October 8, 2019
Core U.S. Producer Prices Fall Most in More Than Four Years
“A measure of underlying U.S. producer prices posted the biggest monthly drop in more than four years, adding to signs of tame inflation pressures that potentially offer Federal Reserve policy makers more leeway to lower interest rates. The dollar fell. Excluding food and energy, producer prices decreased 0.3% in September from the prior month, compared with forecasts for a 0.2% increase, a Labor Department report showed Tuesday. The gauge was up 2% from a year earlier, the smallest gain in two years. The overall producer-price index also dropped 0.3% from August and was up 1.4% from a year earlier, the least since November 2016. The biggest monthly drop in the core PPI since February 2015 suggests weaker demand is forcing companies to lower prices and preventing them from passing along any higher costs resulting from tariffs. Subdued inflation, at the producer and consumer levels, provides space for the Fed to lower borrowing costs with little concern that price gains will surpass the central bank’s goal. Policy makers next meet Oct. 29-30. The report, which measures wholesale and other business selling costs, reflected monthly declines in indexes for machinery and vehicle wholesaling, as well as fuels and apparel retailing. Transportation and warehousing prices also dropped, while the index for hospital outpatient care increased. The U.S.-China trade war intensified in September when a new 15% tariff on about $112 billion of Chinese products took effect. This tranche, along with the batch that will impact about $160 billion worth of goods in December, more directly targets American consumers. Analysts monitor this report to assess potential price pressures set to show up at the consumer level. A more closely-watched measure of inflation, the core consumer price index, is estimated to have risen 2.4% from a year earlier in data released Thursday, which would equal the August reading.
Pound Slides to One-Month Low After Brexit Talks Stall
“The pound tumbled to a one-month low after U.K. Prime Minister Boris Johnson told German Chancellor Angela Merkel a Brexit deal is impossible under terms the European Union demands. Dimming prospects of an accord between Britain and the EU sent sterling sliding against all of its major peers. Further souring the mood, European Council President Donald Tusk accused Johnson of playing a “blame game“ in a comment on Twitter. The pound fell as much as 0.7% to $1.2205, the weakest level since Sept. 4. Strategists surveyed by Bloomberg estimate it would plunge to $1.11 — the weakest level since 1985 –if the U.K. left the EU without a divorce deal in place. Many of them say an extension of negotiations is more likely. “The last trading weeks have been one big highlight of how fragile the rally in the pound was over August and September,” said Lars Merklin, a strategist at Danske Bank A/S. “The coming weeks will likely bring an extension of the Brexit deadline.” Britain’s Parliament is set to be suspended from this evening, leaving an EU summit next week as the focus for traders, who may see it as a last chance to strike a deal before the Oct. 31 departure date set by Johnson. Options trading points to greater optimism that a no-deal Brexit will be averted this month, with a gauge of sentiment for the next week headed for the most positive close in four months. Strategists disagree on what impact a further extension to the Brexit deadline would have on foreign-exchange markets. While removing the immediate threat of a crash exit would be positive, there are already signs the uncertainty prompted by a delay has dented the economy, potentially paving the way for the Bank of England to ease monetary policy.”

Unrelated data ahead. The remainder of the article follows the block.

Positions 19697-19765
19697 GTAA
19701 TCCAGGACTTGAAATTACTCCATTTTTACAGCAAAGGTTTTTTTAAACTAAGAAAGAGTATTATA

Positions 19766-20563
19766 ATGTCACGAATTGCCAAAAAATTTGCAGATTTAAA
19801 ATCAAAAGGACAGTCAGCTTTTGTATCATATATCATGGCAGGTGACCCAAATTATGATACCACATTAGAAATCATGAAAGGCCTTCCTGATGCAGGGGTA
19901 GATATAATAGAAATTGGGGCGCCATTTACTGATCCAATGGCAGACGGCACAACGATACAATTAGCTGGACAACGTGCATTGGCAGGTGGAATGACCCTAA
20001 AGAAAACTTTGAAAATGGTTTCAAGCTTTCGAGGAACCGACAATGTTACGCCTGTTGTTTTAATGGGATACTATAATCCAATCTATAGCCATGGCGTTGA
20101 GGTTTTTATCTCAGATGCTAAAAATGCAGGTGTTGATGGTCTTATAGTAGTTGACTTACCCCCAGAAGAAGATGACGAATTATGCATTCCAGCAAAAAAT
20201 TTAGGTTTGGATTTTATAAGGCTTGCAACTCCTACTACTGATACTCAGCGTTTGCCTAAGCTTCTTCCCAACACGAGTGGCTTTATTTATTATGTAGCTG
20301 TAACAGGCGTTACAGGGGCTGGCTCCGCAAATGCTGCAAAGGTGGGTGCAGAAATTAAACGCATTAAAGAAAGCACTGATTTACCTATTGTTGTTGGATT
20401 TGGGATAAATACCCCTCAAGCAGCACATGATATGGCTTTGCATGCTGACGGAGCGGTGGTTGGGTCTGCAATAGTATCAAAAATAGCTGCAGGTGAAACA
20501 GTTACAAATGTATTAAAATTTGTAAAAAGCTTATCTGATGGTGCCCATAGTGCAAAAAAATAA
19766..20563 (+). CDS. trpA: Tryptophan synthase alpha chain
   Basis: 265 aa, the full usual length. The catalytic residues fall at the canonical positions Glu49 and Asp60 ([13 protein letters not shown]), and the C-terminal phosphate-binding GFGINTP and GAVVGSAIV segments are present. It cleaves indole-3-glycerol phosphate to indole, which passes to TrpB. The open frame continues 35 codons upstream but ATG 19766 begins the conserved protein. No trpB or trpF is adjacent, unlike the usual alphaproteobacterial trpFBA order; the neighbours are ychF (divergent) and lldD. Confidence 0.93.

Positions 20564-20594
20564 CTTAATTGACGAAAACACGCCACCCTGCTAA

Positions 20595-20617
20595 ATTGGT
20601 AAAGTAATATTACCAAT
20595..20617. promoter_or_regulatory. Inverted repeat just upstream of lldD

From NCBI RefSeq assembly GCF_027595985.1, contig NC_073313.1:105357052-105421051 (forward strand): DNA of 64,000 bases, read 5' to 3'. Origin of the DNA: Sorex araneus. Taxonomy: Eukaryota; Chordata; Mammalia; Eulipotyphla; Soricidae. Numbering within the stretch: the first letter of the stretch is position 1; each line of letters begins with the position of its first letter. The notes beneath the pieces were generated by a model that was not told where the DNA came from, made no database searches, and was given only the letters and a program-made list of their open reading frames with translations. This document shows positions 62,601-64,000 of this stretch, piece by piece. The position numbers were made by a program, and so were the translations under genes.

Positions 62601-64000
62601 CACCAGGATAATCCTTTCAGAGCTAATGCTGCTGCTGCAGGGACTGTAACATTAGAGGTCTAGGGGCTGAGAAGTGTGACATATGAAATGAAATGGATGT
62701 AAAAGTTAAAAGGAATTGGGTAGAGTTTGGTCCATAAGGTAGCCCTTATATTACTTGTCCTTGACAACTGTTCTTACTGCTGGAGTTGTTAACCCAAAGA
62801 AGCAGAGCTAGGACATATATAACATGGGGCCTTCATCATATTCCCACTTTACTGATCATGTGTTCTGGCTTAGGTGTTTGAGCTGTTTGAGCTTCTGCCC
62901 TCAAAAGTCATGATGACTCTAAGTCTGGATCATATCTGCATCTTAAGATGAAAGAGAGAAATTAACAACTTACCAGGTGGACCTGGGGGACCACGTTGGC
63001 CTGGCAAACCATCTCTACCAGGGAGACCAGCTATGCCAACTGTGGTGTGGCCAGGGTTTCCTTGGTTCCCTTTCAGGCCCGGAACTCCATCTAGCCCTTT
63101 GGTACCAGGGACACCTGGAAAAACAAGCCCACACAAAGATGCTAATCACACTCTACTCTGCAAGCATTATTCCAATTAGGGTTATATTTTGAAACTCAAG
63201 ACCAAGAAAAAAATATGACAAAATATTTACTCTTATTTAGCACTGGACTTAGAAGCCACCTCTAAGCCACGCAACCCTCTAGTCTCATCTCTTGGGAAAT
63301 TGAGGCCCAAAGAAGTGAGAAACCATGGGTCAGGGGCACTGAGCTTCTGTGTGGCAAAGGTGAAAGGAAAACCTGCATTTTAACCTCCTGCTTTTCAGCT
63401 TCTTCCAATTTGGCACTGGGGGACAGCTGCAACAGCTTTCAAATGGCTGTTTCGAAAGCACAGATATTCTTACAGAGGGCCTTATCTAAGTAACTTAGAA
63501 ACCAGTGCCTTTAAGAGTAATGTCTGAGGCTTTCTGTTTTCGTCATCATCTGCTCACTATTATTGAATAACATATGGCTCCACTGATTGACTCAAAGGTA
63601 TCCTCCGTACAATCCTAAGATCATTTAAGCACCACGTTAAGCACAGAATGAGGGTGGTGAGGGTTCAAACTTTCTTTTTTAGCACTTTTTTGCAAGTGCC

Japan’s Household Spending Edged Up Ahead of Sales Tax Hike
“Japanese households increased spending for a ninth month in August without splurging ahead of a sales tax hike that took effect this month, suggesting the boom-and-bust consumption pattern that accompanied previous tax increases may not materialize this time. Household spending rose 1% from a year earlier, data from the internal affairs ministry showed Tuesday, matching the median forecast of economists. Separate figures showed wages fell for a seventh month this year, offering little hope that higher pay might fuel consumption over the coming months. Consumer spending has supported Japan’s economy this year as the U.S.-China trade war and a cooling of tech demand weighs on global demand and Japanese exports. The Bank of Japan, which meets this month amid expectations for more easing, will be watching how shoppers respond to the 2 percentage point sales-tax hike that took effect Oct. 1. The last increase in 2014 triggered a spending boom before the hike that was followed by a bust that caused the economy to shrink more than 7% the next quarter. This time around, a raft of government measures, including tax breaks on house and car purchases, have helped soften the boom-bust cycle, but economists still forecast a 2.7% contraction in 4Q GDP. “I don’t think we’re going to see the kind of dent in consumer spending that we saw in 2014,” said Takeshi Minami, chief economist at Norinchukin Research Institute. “But the relatively softer numbers now are also related to a weak underlying trend in consumer spending, which is worrisome because it’s only going to get worse after the tax hike.” Consumers are in an increasingly gloomy mood. Confidence dropped in September to its lowest level since June 2011, according to government figures published last week.”
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